State of Decay studio Undead Labs faces allegations of sexism and bullying

State of Decay 3
(Image credit: Undead Labs)

The open-world zombie survival game State of Decay 3 was announced in July 2020, yet according to a Kotaku report yesterday the game remains stuck in pre-production as the studio has struggled with mismanagement, burnout, and workplace toxicity following its 2018 acquisition by Microsoft.

Kotaku's story is based on 12 anonymous interviews with current and former employees, so it's important to note that this constellation of feedback, though upsetting, may not tell a complete picture of the studio's state or history.

Undead Labs has doubled in size since the Microsoft buyout, according to the report, but the departure of studio founder Jeff Strain, who left in 2019, left a real leadership void. While some employees initially worried that Microsoft would change the studio's internal culture, it actually took an extremely hands-off approach, ultimately to the detriment of the company, according to one former employee. "Our collapse came from within, and we could have used [Microsoft’s] help," they said.

The lack of clear direction during early pre-production on State of Decay 3 was exacerbated by problems at the studio. Developers split off into "strike teams" to prototype different new features, but there was little communication or oversight, and team members were routinely shuffled around, so there was no consistency in direction. One former employee said management would ignore QA concerns in favor of showing "artificial progress" on the game. 

"Milestones consisted of a pile of disjointed features that were less about making a fun video game and more about checking off a list,” a former developer told the site.

Worse, nine of the former employees interviewed for the report also complained about misogyny, bullying and discrimination at the studio.

"When I interviewed at the Lab, I was sold [the idea of] a studio in transition that was making [diversity, equity, and inclusion] a top priority," one said. "What it was in actuality was studio leadership painting a DEI face for Microsoft, while women were consistently ignored, dismissed, interrupted, talked over, and blamed."

Another said that women's opinions, even on basic matters, were often "outright rejected," and that "no one would listen to them, even women in director-level positions were outright ignored, talked over, and blamed for problems."

"We had to have meeting etiquette rolled out because men kept talking over women so badly in all the meetings and belittling them," another source said. "But the guidelines didn’t help."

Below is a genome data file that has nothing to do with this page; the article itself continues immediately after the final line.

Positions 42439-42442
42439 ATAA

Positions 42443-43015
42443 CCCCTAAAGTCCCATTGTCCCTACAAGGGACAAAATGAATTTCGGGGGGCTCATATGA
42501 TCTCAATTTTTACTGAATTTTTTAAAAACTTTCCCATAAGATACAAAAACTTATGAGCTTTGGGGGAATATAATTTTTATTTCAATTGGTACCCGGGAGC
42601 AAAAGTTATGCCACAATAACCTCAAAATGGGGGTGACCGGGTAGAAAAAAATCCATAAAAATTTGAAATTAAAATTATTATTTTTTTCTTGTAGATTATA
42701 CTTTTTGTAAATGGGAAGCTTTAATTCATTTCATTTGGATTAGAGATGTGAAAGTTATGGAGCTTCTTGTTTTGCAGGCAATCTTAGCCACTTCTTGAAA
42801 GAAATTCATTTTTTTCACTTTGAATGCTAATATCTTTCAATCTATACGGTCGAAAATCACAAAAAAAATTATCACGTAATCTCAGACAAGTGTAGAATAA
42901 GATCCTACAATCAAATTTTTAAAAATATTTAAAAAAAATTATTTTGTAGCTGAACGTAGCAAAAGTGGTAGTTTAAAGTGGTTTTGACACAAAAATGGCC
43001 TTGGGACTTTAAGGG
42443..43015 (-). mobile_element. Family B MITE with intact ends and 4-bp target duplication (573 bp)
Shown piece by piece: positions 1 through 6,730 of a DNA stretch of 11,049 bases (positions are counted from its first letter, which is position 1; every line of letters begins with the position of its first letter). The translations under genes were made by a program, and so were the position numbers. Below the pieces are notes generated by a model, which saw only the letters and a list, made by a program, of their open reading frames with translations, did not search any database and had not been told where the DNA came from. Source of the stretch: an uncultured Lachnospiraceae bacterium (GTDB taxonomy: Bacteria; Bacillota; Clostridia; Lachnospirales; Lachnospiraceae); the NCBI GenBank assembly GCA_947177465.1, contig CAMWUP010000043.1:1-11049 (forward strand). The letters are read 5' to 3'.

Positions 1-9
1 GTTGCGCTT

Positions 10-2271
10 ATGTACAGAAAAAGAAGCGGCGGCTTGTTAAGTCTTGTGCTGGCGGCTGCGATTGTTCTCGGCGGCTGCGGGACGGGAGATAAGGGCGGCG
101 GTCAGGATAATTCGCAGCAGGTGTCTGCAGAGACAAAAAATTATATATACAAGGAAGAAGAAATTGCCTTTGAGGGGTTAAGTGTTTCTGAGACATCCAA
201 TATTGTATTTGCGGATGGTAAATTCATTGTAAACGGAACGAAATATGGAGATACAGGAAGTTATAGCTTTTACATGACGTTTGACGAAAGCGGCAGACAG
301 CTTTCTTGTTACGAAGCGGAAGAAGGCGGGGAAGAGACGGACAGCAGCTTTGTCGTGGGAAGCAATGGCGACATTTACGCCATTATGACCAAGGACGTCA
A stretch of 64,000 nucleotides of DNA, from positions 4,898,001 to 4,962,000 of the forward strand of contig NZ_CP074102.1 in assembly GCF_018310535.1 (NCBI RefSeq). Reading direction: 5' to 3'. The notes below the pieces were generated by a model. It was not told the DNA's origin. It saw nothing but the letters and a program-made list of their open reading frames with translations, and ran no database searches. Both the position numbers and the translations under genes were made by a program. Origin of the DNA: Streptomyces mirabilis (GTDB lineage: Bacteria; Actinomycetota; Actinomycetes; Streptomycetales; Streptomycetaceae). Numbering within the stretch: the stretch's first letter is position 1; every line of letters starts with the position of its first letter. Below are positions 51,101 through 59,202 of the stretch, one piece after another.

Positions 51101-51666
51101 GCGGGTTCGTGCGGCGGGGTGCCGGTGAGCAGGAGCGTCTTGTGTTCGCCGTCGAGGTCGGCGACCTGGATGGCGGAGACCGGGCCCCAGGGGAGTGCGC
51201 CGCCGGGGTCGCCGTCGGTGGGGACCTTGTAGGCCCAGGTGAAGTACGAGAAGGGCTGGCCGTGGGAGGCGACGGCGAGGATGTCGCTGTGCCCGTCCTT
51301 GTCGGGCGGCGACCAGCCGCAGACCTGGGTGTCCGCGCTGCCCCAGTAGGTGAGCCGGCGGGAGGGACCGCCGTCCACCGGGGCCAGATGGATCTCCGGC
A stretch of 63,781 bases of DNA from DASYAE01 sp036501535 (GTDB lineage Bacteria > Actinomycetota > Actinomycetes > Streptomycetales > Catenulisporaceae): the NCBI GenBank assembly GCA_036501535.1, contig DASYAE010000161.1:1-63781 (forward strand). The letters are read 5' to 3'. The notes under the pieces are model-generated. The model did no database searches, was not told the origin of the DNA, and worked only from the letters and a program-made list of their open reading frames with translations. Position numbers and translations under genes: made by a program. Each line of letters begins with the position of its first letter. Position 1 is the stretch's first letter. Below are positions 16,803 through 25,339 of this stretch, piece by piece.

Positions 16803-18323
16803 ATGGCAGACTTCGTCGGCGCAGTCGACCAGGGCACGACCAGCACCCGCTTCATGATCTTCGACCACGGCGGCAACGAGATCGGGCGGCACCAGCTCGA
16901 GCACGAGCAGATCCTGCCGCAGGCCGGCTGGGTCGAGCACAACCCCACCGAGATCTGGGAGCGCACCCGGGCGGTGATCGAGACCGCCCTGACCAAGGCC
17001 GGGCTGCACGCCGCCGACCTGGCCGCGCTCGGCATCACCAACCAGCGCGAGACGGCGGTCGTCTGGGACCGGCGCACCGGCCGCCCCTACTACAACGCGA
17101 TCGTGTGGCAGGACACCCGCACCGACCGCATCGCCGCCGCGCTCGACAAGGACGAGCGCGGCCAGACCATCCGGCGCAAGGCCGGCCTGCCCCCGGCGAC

Multiple employees interviewed for the report put the blame for the problems largely on Philip Holt, Strain's replacement as studio head. They accused him of fast-tracking friends from other studios to lead new Undead Labs offices in Florida and Illinois, and also claimed that he helped push out two women in high-level positions by failing to adequately support the and hiring men for higher-placed positions to absorb their roles. "It was really a pattern where women were uprooted and men were protected and helped," one current employee said.

Microsoft denied the allegations of nepotism, however, saying in a statement that "there is a rigorous and standardized hiring process in place at Undead Labs for all potential hires, with visibility and review from multiple studio members.”

It also noted that changes at Undead Labs in recent years included "an entirely new leadership team" and that 42% of new hires in 2021 were female or non-binary, and 29% were from a visible minority group. The studio has also launched new training for managers, including a sexual harassment workshop. Some employees see the changes as movement in the right direction, while others say Holt's continued presence is a roadblock. 

Despite these issues, many of the current and former employees interviewed for the report said they felt very positive about some aspects of the studio; some said that while there's room for improvement, it's a very good place to work overall. The Microsoft acquisition caused upheaval, but it sounds like there's hope for a turnaround: One current developer said that changes at the studio could also mean that State of Decay 3 could finally start making real progress forward. "It could be such a cool game and we’ve got a lot of great people working on it, and I just hope we don’t repeat the terrible habits of the last few years," they said.

Interestingly, Strain, the founder of Undead Labs, has been vocal about the game industry's need to increase workplace safety and inclusion since his departure: In August 2021 he called for unionization across the industry, and in October he co-founded a new studio, Possibility Space, with a specific commitment to treating employees "fairly and equally."

Andy Chalk

Andy has been gaming on PCs from the very beginning, starting as a youngster with text adventures and primitive action games on a cassette-based TRS80. From there he graduated to the glory days of Sierra Online adventures and Microprose sims, ran a local BBS, learned how to build PCs, and developed a longstanding love of RPGs, immersive sims, and shooters. He began writing videogame news in 2007 for The Escapist and somehow managed to avoid getting fired until 2014, when he joined the storied ranks of PC Gamer. He covers all aspects of the industry, from new game announcements and patch notes to legal disputes, Twitch beefs, esports, and Henry Cavill. Lots of Henry Cavill.